Application for graduate study may be made to the Office of Admission online. Students are urged to apply six to 12 months before the semester in which they plan to enroll; the Office of Admission processes applications on a continuous basis.
Requirements and deadlines for admission to graduate degree and certificate programs and the distinct requirements for specific programs are available on the Graduate Admission web page.
Admit: a degree-seeking student whose application is complete and who meets all admission standards of the specific graduate program. All regular graduate students are assigned a program advisor, and all programs of study must be approved by the program advisor.
Admit on probation: a degree-seeking student who does not fully meet the admission requirements of the specific college or program to which he/she has applied. A probationary student may be recommended for regular student status by the graduate advisor upon completion of two graduate courses at Roosevelt University with grades of B or higher and a cumulative grade point average of 3.0 on a 4.0 scale, provided the student has met program requirements for continued enrollment. Some colleges do not accept probationary students. Check individual college admission requirements for details.
Student-at-large: a non-degree-seeking student who is admissible and wishes to pursue a limited course of study rather than a graduate degree. Non-degree status for some colleges or programs requires grade point average compliance and prior permission of the dean of the college and/or the program advisor. Students should check with specific programs or their acceptance of hours earned as a student-at-large; approval of applicable hours, which vary by academic program, is required by a graduate advisor after a student’s admission to degree study.
A student who is pursuing a graduate degree at another college or university may be admitted to do a limited amount of graduate work at Roosevelt upon the written recommendation of the dean of the home institution.
Change of program
Students are admitted to a specific graduate program and may be required to reapply if they wish to change their program. Change of Program forms are available online and at both campuses in the Admission Office and the Registrar’s Office.
Graduate students who have not enrolled for three consecutive semesters (excluding the summer) must submit a Readmission Application to the Office of the Admission. The Office of Admission will manage the readmission process in partnership with the academic program. When program requirements have changed, requirements in effect at the time of readmission apply. If a student was previously placed on academic probation or suspended, additional action will be required. Consult the graduate Academic Standing policy for additional information.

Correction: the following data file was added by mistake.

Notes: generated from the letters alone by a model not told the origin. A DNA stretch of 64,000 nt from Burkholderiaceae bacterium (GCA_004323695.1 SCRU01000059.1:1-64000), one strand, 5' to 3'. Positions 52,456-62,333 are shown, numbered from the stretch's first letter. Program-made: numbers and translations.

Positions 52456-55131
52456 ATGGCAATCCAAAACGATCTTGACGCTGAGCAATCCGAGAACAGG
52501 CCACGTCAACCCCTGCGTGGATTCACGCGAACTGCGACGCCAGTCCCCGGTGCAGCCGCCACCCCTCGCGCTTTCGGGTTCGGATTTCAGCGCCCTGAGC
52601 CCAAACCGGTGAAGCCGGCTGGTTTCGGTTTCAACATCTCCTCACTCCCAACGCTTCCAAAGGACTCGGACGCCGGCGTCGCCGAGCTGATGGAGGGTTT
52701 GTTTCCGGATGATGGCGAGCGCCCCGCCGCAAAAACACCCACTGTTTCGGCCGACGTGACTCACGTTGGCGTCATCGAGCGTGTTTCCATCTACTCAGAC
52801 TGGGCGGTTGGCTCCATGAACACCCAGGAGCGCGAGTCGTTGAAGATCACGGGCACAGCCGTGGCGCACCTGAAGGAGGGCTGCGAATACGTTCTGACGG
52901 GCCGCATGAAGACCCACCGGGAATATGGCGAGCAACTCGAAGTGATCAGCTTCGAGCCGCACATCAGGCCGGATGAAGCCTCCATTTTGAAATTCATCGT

In most cases, up to 6 credit hours in 30-credit-hour programs and up to 9 credit hours in longer programs may be accepted for transfer credit with the approval of the program advisor. Detailed information is contained in the university's Transfer Credit Policy. Students should request acceptance of transfer credits during their first advising appointment. Transfer credits may not be accepted after the first semester of study at Roosevelt University.
Course work at other institutions
Once enrolled as a graduate student at Roosevelt, a student must get permission of the program advisor before taking course work at another university for transfer to Roosevelt.
International students and students with foreign credentials
Complete information for international students is available on the International Admissions web page.
An English proficiency test, such as TOEFL, may be required for admission to a Roosevelt University graduate program. Proficiency in English must be demonstrated before academic work may be taken. Complete information appears on the English Proficiency Requirements web page.
For students who need additional language training, the English Language Program offers a carefully planned series of courses designed to prepare non-native speakers of English for study in an American university.